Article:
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Baby Iko Facebook Sick Child Scam

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Facebook message featuring images of a baby with a heavily distended abdomen and green skin colouration claims that each time a user likes, comments on or shares the images, Facebook and CNN will donate money to help pay for the child’s surgery.

iko sick baby hoax

Brief Analysis

The message is a disgraceful scam. The goal of the people who create these scams is to amass likes and shares under false pretenses and to drive Internet traffic to their websites or Facebook Pages. The pictures depict Baby Iko, who suffered from the liver disease biliary atresia. Little Iko died in May 2013. The callous and immoral person who created this scam stole Baby Iko's images from another source and repurposed them to suit his or her own nefarious purposes. Sadly, this is just one in an ongoing series of sick baby scams. Please do not further the goals of these contemptible individuals by liking, sharing or commenting on their hoax messages.



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Please Dont Ignore ! His parents can't afford surgery so facebook and cnn are paying half of the expenses
1 like - $1
1 comment - 10$
1 share - 100$

Baby Iko Hoax

Detailed Analysis

According to this message, which features images of a seriously ill baby with a greatly distended abdomen, Facebook users can help the child by liking, sharing and commenting on his picture. Supposedly, Facebook and CNN will donate $1 per like, $10 per comment and a whopping $100 per share to help pay for the baby’s operation.

However, the claims in the message are disgraceful lies. No amount of liking, sharing or commenting will help the pictured baby. Little Iko, the baby shown in the pictures, died in May 2013. He suffered from the liver disease biliary atresia.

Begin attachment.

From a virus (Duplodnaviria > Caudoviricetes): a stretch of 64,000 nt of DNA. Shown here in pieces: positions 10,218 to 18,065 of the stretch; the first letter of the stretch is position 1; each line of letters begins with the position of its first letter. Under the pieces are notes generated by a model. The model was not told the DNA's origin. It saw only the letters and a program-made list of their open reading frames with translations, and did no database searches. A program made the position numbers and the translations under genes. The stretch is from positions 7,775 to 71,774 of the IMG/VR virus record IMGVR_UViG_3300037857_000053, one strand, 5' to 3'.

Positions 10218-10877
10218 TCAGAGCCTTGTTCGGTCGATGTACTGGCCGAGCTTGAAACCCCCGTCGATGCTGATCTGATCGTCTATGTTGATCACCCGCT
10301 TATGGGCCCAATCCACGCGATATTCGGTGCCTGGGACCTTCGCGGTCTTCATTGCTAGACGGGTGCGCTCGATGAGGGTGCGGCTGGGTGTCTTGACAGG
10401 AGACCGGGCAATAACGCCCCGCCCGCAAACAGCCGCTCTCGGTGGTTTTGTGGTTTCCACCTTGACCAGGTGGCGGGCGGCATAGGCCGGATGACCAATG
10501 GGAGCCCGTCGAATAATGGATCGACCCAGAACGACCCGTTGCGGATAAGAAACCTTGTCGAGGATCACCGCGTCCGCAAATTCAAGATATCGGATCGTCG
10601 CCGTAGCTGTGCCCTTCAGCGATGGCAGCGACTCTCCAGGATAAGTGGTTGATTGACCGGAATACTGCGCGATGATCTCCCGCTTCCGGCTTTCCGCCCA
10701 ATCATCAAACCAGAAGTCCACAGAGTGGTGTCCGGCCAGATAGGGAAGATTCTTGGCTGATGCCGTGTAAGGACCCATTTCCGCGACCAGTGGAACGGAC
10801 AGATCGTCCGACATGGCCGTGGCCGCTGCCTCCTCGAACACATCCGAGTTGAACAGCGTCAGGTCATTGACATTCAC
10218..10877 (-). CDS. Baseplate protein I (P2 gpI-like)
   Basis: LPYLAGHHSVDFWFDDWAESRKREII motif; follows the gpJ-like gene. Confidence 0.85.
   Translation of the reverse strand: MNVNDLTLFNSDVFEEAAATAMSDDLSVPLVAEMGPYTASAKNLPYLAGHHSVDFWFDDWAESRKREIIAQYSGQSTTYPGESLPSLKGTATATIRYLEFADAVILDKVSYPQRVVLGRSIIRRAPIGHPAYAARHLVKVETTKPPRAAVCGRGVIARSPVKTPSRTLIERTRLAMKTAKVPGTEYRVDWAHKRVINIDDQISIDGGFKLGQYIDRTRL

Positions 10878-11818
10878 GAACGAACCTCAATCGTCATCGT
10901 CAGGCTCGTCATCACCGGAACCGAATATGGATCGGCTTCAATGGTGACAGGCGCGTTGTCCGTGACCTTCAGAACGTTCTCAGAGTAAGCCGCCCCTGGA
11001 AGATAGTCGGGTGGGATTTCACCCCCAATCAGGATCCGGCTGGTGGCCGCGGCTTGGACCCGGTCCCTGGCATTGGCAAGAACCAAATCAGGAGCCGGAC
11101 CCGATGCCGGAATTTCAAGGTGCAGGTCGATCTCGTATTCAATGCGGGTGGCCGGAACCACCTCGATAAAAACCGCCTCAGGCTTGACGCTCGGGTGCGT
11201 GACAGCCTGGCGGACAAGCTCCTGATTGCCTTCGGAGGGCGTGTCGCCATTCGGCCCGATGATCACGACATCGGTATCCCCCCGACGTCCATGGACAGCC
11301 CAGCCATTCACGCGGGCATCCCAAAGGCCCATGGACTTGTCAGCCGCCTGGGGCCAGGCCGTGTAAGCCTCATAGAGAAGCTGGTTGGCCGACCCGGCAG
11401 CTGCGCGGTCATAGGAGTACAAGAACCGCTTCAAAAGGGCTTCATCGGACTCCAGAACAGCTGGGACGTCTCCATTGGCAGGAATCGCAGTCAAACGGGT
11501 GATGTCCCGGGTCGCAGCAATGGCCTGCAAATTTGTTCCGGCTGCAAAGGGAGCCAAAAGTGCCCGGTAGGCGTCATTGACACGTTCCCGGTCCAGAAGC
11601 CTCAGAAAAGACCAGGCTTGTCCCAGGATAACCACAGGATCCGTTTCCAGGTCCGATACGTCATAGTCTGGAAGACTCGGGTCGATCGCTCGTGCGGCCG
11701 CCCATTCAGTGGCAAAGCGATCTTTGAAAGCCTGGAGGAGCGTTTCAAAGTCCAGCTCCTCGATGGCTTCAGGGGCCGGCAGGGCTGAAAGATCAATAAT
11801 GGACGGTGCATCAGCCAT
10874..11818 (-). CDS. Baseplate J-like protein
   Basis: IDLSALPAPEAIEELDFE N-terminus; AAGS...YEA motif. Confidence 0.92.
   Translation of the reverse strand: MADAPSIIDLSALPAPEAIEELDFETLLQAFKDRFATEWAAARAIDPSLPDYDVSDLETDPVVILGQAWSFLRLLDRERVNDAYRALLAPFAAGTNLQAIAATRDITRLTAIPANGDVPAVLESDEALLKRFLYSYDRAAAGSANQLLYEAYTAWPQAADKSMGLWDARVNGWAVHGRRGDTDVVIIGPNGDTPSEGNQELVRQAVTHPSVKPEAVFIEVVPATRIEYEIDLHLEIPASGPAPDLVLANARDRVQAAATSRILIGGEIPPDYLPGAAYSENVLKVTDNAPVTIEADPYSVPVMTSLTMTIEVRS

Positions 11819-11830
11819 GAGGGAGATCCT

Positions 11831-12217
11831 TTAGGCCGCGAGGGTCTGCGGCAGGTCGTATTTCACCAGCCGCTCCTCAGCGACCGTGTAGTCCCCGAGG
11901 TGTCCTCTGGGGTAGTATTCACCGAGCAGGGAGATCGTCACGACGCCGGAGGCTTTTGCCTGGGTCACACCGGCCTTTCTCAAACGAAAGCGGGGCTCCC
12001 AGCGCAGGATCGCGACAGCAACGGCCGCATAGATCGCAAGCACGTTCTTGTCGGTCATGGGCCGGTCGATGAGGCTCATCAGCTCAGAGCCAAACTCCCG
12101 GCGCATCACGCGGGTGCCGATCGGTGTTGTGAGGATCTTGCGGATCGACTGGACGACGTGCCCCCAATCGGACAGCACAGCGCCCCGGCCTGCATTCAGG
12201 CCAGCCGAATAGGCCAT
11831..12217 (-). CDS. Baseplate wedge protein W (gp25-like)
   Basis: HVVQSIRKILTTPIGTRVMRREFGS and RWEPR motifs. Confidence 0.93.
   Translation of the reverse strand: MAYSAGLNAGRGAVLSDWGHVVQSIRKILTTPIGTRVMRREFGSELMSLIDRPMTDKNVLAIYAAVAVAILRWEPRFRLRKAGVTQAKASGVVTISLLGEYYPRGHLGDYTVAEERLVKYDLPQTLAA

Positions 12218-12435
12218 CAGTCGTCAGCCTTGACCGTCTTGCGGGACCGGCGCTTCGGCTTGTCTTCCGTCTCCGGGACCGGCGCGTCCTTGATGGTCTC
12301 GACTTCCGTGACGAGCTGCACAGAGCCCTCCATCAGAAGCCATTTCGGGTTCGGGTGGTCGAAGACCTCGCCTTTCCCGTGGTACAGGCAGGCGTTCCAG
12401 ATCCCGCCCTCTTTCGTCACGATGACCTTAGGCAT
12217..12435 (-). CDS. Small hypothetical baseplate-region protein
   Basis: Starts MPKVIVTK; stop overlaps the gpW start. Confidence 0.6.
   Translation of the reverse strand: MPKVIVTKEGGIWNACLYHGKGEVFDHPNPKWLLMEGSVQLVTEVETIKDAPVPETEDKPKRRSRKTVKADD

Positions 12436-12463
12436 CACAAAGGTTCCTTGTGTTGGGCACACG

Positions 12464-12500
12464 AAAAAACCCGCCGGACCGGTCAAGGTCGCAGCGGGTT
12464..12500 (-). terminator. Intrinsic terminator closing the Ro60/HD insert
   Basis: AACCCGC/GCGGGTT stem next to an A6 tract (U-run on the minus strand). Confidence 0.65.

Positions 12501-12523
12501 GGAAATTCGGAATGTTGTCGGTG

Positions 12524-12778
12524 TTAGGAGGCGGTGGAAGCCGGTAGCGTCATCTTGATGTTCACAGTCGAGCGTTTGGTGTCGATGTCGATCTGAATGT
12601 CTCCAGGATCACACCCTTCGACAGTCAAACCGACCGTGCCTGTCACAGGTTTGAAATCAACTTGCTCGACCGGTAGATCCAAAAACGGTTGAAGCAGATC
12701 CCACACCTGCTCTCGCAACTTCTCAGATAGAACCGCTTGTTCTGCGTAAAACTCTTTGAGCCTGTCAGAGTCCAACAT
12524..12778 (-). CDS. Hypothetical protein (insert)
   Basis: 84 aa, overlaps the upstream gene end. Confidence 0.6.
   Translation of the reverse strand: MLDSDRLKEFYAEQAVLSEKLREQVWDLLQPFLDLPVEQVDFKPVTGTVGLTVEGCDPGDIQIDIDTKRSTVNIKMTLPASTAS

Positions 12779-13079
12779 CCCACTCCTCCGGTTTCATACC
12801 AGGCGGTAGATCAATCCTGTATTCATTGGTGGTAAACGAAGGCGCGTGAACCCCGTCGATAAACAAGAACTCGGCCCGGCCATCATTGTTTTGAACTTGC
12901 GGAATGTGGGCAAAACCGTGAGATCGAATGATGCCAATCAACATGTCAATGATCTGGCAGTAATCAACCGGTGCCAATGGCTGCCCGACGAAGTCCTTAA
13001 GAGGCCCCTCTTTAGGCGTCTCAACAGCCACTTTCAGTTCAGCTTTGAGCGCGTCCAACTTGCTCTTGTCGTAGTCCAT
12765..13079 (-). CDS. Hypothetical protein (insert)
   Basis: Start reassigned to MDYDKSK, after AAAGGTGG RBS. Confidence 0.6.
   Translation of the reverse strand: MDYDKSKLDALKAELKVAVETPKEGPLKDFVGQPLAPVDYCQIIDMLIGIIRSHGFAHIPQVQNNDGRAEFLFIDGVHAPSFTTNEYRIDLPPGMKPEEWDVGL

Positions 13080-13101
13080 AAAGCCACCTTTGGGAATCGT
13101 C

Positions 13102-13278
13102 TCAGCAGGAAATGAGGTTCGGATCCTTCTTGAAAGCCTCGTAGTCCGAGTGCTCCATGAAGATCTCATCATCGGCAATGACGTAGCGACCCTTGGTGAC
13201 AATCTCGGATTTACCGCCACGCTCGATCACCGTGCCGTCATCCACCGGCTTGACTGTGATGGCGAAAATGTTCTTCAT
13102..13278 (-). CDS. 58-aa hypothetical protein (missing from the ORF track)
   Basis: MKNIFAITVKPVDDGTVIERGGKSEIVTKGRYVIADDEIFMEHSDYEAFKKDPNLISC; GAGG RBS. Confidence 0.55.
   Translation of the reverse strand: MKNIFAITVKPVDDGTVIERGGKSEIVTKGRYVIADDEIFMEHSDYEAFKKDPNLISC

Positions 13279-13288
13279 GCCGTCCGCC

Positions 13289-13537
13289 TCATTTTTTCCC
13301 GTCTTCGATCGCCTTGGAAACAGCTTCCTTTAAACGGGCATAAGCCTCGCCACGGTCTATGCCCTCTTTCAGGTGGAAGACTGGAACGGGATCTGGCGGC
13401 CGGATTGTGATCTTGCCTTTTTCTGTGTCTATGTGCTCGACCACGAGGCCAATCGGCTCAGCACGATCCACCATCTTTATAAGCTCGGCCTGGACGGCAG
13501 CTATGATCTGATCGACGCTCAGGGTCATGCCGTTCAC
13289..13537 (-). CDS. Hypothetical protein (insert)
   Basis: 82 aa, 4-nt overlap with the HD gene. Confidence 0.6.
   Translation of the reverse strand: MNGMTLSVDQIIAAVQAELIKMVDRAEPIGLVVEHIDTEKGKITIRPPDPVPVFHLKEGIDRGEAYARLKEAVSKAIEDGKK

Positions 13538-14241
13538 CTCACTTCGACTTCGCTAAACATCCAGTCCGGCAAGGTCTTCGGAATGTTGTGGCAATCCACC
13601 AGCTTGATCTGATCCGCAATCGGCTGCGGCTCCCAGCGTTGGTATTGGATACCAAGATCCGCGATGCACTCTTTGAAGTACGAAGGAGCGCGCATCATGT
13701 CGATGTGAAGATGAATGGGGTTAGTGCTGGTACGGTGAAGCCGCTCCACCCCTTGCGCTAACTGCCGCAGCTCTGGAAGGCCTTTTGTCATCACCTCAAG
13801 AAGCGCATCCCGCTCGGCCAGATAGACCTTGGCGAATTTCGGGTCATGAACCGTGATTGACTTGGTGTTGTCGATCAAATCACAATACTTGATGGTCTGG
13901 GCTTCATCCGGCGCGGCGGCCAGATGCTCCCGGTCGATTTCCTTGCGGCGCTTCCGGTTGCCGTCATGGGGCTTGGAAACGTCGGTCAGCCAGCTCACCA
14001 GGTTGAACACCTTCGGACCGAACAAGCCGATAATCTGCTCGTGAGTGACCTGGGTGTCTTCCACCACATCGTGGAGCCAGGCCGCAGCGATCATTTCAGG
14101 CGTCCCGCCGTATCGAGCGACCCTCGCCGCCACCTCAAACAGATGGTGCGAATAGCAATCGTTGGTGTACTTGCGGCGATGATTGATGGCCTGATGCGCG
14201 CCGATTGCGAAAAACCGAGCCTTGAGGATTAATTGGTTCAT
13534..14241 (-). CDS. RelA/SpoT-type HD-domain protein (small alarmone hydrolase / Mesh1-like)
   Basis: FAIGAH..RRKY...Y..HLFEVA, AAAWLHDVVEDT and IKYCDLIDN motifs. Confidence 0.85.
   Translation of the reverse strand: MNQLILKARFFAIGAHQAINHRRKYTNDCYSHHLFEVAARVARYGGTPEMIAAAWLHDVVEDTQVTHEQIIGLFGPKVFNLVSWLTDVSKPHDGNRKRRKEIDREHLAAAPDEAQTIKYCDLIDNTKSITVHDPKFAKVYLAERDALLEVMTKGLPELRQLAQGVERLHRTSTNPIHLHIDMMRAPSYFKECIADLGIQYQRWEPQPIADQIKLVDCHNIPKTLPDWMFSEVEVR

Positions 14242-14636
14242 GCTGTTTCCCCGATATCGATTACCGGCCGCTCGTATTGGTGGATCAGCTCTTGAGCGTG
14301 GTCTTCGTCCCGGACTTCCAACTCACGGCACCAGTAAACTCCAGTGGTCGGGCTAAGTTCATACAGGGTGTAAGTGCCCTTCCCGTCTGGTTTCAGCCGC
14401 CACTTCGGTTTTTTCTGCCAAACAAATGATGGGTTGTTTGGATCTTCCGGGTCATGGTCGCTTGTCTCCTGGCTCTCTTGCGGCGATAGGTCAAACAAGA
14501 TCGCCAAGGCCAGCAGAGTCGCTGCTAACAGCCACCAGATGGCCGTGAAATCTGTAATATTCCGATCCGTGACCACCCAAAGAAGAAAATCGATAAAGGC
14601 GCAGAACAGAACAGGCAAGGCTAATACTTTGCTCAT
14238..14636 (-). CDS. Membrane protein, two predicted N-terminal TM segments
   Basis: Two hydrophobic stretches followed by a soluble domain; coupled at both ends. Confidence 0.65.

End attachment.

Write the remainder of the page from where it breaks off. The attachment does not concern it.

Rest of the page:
Iko, who lived in The Philippines, had one operation when he was just six weeks old, but needed ongoing surgery. A genuine fund-raising effort helped to collect money for further operations and medical help. But, Iko finally succumbed to the illness when he was nine months old.

The goal of the despicable person who created this scam is simply to garner attention for his or her Facebook Page by tricking people into liking, sharing and commenting. By using such underhand tactics, the Page owner can greatly increase the popularity and like-count of the Page.

Sadly, this is just one in a seemingly endless parade of sick baby scams that use pictures of sick or injured children.

A simple rule of thumb. Any message that claims that Facebook or another company will donate money to help a sick child in exchange for liking, sharing or commenting is sure to be a scam.

If this scam post, or one of the many like it, comes your way, please do not make the problem worse by sharing, liking, or commenting on the picture. And, please let the person who posted it know that the message is a scam.

Facebook has been almost unforgivably slow at taking meaningful steps to combat these types of nasty messages. Nevertheless, we still recommend that people report the scams to Facebook. In some cases, the scams have been removed in response to reporting.



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Last updated: September 7, 2015
First published: November 12, 2013
By Brett M. Christensen
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